Back in 2014, both artists united forces to paint a big mural in Little Haiti that helped kick off the Anywhere Aloha campaign for Olukai. This year they got together again to paint the first mural for Dredge Arts, a public art project on the historic Miami River in Downtown Miami, started by Tati, her husband David Iglesias and her friend Nicholas Platzer.
Tati and Kamea in action.
"It was important for me to paint this mural by a body of water, since the ocean heavily influences both our cultures. I’m excited because it allows us to distinguish ourselves and extend outreach outside of Wynwood. It’s important for me as a local artist to encourage people to explore these overlooked but vital parts of Miami." explains Tati.
The mural depicts two women, alluding to nymphs or perhaps spirits that inhabit the river. Both the subjects wear a Haku Lei composed of native tropical flora found in Hawaii, Miami, and Brazil.
The flower between the two women represents a tale from Brazilian mythology called “The Legend of Victoria Regia”. The legend is about a young girl called Naia who was part of an Indian tribe in the margins of the Amazonian river.
Naia and her friends wanted to touch the moon, because they believed that by touching it they would become one of the stars. They were disappointed after multiple attempts of climbing on trees, try to grab the moon and failing. One night Naia decided to fulfill her dream and took the river trails to stare at the water. There was a full moon that night, which was perfectly reflected on the water’s surface.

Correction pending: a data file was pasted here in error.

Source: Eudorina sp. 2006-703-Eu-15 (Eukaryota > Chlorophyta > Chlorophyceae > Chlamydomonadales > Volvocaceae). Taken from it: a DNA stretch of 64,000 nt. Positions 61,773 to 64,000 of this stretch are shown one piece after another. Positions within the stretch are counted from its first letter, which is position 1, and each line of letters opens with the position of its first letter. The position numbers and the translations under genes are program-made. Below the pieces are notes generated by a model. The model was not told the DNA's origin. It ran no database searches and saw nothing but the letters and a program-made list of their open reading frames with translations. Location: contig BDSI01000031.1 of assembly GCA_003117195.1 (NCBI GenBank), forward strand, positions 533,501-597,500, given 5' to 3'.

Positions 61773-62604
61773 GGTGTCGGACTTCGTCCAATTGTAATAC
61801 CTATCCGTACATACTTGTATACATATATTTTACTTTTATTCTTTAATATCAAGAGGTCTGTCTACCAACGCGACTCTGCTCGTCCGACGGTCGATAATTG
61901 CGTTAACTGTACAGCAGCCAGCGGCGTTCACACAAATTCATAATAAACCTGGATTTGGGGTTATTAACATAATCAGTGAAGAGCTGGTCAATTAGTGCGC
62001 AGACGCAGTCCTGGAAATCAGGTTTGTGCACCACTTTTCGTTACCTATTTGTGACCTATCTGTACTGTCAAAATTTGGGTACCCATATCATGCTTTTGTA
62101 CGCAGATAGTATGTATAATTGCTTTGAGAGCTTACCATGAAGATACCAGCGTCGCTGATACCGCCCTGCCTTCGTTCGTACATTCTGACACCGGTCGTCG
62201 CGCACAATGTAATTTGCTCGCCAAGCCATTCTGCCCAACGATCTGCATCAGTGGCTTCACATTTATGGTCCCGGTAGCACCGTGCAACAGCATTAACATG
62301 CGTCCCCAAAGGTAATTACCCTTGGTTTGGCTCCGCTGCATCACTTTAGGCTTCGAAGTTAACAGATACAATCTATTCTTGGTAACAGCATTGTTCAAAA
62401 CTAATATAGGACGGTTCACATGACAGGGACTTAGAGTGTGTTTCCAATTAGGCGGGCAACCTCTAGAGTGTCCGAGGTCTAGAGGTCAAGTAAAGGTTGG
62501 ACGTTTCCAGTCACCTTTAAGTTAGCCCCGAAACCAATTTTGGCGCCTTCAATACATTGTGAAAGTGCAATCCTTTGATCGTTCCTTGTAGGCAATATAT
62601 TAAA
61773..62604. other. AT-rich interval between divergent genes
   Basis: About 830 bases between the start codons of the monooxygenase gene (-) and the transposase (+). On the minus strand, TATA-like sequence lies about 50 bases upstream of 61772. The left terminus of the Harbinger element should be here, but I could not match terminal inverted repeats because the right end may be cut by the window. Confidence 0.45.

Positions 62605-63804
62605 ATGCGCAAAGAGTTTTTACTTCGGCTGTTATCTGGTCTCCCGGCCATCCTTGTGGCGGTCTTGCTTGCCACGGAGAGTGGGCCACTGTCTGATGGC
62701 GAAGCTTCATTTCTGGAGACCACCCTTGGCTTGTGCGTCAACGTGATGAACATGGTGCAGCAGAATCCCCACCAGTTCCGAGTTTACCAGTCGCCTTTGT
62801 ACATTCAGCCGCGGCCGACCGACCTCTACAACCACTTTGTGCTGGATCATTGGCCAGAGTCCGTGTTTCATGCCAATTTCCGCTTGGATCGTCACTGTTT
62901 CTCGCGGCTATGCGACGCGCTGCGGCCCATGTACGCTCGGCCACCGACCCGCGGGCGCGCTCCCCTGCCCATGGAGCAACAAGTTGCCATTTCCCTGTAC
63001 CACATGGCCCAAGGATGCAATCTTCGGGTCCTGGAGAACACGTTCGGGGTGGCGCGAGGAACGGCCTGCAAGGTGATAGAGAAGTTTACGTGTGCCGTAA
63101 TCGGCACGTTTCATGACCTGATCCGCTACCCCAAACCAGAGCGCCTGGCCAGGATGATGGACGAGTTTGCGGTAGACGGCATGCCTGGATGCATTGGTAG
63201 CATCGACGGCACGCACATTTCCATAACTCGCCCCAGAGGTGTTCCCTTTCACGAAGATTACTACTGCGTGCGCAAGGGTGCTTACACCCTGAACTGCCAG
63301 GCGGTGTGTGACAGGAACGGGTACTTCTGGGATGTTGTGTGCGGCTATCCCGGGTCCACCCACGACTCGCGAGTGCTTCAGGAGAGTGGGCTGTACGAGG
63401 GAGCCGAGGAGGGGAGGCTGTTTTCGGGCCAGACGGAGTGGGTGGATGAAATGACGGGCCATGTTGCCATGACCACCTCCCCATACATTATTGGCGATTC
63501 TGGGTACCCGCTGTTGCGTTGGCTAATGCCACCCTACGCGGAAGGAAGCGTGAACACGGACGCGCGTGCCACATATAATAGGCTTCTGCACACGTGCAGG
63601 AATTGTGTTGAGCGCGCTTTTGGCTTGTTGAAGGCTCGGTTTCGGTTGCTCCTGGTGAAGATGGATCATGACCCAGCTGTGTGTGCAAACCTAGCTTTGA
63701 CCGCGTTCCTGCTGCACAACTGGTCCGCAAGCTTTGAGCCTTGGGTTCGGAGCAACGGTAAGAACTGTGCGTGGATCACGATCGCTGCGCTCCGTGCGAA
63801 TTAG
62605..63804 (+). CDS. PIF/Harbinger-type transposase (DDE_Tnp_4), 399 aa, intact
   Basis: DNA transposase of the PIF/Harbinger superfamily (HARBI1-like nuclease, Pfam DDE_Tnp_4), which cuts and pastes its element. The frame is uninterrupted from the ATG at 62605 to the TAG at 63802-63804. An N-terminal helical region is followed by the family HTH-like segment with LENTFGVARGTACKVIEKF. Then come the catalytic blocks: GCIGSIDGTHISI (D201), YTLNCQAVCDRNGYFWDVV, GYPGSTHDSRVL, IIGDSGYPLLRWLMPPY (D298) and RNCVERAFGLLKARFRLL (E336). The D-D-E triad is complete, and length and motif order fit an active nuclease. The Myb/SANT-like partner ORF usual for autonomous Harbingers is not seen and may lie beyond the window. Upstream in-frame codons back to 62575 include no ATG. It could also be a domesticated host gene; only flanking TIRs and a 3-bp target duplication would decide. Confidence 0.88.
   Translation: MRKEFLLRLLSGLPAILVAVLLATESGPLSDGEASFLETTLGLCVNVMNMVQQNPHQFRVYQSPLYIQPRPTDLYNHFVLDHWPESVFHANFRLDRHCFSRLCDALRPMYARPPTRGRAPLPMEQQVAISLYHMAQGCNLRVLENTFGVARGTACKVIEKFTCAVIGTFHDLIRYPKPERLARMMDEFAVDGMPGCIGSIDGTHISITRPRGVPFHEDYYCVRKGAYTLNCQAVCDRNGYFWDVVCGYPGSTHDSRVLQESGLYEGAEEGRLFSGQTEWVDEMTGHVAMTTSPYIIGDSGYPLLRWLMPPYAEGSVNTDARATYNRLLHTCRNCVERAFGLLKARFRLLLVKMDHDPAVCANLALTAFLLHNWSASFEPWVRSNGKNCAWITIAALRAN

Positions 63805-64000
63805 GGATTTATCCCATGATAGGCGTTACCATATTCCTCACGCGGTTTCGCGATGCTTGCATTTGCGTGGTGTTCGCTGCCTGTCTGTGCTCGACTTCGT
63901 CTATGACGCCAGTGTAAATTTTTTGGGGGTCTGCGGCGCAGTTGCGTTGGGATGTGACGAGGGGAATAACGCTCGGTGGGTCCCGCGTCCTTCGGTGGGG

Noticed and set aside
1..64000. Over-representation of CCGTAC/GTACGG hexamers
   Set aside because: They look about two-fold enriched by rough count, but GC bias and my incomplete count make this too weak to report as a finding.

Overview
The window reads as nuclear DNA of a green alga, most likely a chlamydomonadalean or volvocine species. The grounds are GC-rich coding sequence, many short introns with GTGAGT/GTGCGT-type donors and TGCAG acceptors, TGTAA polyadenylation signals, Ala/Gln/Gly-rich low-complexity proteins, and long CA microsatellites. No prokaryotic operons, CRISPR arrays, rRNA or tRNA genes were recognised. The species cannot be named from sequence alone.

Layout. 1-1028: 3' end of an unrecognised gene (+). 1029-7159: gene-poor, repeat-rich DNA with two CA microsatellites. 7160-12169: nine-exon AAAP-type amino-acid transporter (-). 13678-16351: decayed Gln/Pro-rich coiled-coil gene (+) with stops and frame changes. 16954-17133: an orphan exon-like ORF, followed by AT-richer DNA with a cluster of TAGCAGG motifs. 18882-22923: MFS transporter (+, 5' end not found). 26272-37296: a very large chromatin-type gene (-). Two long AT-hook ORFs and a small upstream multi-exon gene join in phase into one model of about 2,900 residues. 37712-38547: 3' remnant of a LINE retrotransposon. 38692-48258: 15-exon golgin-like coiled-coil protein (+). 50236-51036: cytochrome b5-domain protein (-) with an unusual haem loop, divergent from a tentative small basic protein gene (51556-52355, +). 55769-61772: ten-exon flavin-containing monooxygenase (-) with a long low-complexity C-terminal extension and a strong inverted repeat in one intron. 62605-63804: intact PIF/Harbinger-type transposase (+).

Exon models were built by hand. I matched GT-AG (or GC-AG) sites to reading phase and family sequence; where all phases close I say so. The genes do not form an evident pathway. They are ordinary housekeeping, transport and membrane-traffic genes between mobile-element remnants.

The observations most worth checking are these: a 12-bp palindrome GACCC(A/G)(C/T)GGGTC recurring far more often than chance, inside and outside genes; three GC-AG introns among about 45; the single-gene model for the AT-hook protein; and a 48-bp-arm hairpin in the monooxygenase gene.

She dove into the deep river waters to try and touch the moon but as she fell in she was never able to emerge. The moon felt pity for the young girl’s death and decided to transform Naia into a Victoria Regia, a giant flower that blooms at night to receive the light of the moon.
This legend is the story behind this mural, which makes this mural a memorial piece for Tatiana Suarez’ cousin who past away in August from a drowning accident. Suarez also explains that this mural has great personal value, but that after all of this year’s challenges she is “stoked to wrap up the year painting it alongside a friend who introduced me to what it means to live with Aloha.”
The depiction of these two water nymphs suggest how duality has so much significance, relevant traits and qualities that play an important role in life. Duality is not only about contrast, but also harmony, balance and coexistence.